Fourteen-year-old Ansel Adams' parents gave him his first camera in 1916, on their first visit to Yosemite. The following year, he became a "darkroom monkey," working for a neighbor with a photography business and beginning a lifetime of photographic seeing. "Though I was still deeply immersed in music," Adams would recall, "during the decade of the twenties, photography and hiking were my beloved diversions."
By 1930, photography completely claimed Adams' attention; he would spend the next half-century in the roles of artist, teacher, and advocate. In his 1985 autobiography, Adams reflected about his life as a photographer, and about the photographic art.
The snapshot is not as simple a statement as some may believe. It represents something that each of us has seen -- more as human beings than photographers -- and wants to keep as a memento, a special thing encountered. The little icons that return from the photo-finisher provide recollections of events, people, and places; they stir memories and create fantasies. Through the billions of snapshots made each year a visual history of our times is recorded in enormous detail. (p. 69)
After a Critique
[letter to the master photographer and gallery owner Alfred Stieglitz (p. 126)]
November 29, 1936
...My work has become new and exciting to me as never before. The praise you give never nourishes conceit -- it reveals too much of the future for that. And your criticism is never disintegrating. The entire experience evaluates much more than it defines, and the joy with which I will attack my problems from now on will be a joy that has nothing to do with conquest, superior accomplishment, fashionable fame and all the other transparent gew-gaws that ornament the garment of social intercourse. I can see only one thing to do -- make the photography as clean, as decisive, and as honest as possible. It will find its own level.
Artist and Audience
I believe that the artist and his art are only a part of the total human experience; the viewer in the world at large is the essential other part. I feel that a true work of art is like nothing else in the world. It is not essential to know how the artist thinks or how he believes he relates to his profession or his society. What he creates is his message. For me a work of art does not cry for comprehension, only for reaction at the level of art itself. (p. 137)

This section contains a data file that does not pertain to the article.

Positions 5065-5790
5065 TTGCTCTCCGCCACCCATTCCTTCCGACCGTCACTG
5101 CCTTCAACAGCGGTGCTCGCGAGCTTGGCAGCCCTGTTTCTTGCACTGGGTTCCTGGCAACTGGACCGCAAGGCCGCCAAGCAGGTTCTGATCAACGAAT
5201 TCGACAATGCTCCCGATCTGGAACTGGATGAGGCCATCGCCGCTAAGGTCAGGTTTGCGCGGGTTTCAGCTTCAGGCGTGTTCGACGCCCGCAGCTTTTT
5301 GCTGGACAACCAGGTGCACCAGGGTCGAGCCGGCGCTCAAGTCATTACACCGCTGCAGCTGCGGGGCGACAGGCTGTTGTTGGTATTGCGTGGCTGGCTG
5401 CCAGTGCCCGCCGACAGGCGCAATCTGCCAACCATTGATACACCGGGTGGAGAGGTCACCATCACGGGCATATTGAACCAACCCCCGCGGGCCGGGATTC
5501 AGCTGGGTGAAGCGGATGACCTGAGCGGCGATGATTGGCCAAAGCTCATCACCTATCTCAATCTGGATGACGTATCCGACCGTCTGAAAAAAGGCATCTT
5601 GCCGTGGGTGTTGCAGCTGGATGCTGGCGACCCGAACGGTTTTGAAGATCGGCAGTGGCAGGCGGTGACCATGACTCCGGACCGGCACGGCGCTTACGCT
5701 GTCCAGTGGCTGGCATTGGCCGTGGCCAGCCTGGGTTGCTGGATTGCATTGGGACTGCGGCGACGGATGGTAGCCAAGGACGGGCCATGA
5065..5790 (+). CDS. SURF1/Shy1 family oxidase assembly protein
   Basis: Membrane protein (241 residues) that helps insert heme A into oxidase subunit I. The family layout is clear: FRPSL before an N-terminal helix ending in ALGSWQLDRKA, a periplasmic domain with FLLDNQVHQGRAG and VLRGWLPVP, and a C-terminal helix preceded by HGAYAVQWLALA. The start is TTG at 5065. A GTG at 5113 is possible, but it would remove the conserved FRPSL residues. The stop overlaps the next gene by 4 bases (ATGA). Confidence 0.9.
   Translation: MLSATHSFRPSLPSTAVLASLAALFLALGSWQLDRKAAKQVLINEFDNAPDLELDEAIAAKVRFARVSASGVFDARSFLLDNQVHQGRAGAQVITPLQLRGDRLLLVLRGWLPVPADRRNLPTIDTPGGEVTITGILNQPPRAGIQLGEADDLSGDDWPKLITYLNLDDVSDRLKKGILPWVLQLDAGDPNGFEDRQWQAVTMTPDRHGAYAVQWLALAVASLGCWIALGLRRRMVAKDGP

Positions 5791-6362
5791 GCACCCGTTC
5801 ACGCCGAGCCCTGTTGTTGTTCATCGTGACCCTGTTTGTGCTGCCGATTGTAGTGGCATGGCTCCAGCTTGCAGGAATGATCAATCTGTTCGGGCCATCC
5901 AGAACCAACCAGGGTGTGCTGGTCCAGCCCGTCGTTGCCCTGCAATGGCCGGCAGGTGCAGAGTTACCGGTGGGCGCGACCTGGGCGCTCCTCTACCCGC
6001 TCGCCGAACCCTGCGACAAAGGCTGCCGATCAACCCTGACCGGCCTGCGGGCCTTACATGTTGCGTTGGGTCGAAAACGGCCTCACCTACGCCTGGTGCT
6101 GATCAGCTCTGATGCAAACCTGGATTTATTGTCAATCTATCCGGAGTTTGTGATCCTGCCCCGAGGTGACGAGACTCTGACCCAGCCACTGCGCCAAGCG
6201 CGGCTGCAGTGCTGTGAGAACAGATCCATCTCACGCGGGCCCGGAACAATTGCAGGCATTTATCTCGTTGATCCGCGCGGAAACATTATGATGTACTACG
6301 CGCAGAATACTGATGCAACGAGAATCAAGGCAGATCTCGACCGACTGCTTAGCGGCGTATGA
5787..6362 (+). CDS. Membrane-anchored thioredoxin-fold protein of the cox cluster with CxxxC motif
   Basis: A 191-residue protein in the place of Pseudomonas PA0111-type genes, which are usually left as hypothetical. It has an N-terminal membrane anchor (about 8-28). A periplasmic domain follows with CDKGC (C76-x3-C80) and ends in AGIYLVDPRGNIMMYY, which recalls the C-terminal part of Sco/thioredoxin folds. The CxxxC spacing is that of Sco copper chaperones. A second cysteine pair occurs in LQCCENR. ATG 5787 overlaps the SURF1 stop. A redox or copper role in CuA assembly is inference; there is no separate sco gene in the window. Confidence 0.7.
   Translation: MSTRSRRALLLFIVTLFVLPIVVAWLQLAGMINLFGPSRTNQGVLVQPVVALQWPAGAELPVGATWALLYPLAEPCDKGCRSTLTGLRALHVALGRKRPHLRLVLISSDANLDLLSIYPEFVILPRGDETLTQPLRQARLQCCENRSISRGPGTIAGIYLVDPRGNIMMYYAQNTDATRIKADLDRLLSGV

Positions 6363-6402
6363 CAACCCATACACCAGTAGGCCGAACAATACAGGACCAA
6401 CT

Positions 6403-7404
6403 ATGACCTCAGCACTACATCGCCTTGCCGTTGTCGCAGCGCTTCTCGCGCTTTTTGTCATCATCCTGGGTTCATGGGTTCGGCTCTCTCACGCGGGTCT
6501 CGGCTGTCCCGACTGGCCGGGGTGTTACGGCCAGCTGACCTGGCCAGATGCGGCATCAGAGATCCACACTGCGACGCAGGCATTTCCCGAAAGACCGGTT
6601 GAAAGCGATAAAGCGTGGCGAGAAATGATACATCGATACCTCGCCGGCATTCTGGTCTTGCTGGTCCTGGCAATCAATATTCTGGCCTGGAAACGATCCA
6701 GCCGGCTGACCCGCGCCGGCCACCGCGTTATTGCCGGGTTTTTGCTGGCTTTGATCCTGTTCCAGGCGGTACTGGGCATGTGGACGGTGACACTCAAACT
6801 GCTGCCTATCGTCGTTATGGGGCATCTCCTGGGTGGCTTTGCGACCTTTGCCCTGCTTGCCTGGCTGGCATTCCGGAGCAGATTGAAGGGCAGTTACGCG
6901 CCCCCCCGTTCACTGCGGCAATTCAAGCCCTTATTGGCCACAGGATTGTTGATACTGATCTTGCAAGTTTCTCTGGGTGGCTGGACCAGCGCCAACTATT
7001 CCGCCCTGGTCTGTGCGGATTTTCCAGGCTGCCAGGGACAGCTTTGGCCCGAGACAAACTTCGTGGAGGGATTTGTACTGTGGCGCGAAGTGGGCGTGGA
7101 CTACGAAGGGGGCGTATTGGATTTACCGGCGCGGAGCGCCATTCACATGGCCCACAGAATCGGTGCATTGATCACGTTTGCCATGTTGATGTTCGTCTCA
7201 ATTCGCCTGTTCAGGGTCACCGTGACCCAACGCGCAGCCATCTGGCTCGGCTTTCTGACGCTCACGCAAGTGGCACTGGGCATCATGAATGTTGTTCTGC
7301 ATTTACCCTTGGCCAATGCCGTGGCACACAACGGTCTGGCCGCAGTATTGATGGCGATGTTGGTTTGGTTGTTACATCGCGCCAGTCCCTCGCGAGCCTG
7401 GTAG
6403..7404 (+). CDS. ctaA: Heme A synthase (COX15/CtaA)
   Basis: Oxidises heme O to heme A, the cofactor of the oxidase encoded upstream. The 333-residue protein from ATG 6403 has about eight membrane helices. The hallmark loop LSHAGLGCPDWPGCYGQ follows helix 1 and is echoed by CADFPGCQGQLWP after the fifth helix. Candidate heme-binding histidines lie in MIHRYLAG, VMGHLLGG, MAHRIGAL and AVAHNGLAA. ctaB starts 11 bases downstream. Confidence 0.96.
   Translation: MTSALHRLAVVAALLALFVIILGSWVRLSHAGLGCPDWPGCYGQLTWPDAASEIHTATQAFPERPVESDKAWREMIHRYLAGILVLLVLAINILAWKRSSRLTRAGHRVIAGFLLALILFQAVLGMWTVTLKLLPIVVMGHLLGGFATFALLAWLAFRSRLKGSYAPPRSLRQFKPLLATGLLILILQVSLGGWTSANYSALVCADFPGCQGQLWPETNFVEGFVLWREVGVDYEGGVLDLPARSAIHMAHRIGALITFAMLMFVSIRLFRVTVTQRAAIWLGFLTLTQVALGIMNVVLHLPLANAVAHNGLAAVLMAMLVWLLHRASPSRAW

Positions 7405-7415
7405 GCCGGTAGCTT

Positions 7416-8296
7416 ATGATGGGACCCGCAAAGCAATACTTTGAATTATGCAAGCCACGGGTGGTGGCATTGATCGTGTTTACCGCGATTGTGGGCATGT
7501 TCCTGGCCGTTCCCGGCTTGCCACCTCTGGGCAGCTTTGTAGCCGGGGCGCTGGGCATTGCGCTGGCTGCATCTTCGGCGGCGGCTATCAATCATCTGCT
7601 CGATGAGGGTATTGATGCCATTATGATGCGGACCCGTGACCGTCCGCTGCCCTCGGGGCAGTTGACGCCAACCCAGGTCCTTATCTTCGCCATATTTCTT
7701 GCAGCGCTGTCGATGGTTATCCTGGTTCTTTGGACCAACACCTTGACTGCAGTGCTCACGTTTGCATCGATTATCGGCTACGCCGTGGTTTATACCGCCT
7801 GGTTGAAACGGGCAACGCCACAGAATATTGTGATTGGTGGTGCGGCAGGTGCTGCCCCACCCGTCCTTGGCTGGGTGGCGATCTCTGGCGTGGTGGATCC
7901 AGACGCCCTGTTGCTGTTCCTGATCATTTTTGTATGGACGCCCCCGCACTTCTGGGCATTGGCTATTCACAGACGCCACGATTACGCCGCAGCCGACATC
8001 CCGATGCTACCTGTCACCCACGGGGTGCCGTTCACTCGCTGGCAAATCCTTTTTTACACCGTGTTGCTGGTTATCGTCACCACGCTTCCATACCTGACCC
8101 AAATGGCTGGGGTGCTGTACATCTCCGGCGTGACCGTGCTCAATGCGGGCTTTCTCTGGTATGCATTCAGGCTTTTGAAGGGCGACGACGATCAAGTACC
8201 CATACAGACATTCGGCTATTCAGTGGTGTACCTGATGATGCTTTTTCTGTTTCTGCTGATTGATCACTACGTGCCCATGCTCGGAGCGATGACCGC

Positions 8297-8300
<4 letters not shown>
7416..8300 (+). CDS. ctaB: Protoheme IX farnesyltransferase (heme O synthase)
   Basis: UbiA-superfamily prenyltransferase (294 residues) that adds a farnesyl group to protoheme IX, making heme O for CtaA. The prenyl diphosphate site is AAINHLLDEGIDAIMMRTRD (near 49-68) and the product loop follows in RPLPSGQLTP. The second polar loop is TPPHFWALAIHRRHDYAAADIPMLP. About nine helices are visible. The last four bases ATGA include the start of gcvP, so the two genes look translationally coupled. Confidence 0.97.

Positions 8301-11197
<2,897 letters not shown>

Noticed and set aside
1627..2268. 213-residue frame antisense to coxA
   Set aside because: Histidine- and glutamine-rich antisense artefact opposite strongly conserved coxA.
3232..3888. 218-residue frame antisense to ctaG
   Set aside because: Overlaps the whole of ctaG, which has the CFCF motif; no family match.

[letter to his best friend, Cedric Wright, 1937 (p. 37)]
A strange thing happened to me today. I saw a big thundercloud move down over Half Dome, and it was so big and clear and brilliant that it made me see many things that were drifting around inside of me; things that related to those who are loved and those who are real friends.
For the first time I know what love is; what friends are; and what art should be.
Love is a seeking for a way of life; the way that cannot be followed alone; the resonance of all spiritual and physical things. Children are not only of flesh and blood -- children may be ideas, thoughts, emotions. The person of the one who is loved is a form composed of a myriad mirrors reflecting and illuminating the powers and thoughts and the emotions that are within you, and flashing another kind of light from within. No words or deeds may encompass it.
Friendship is another form of love -- more passive perhaps, but full of the transmitting and acceptances of things like thunderclouds and grass and the clean reality of granite.
Art is both love and friendship and understanding: the desire to give. It is not charity, which is the giving of things. It is more than kindness, which is the giving of the self. It is both the taking and giving of beauty, the turning out to the light the inner folds of the awareness of the spirit. It is the recreation on another plane of the realities of the world; the tragic and wonderful realities of earth and men, and of all the interrelations of these.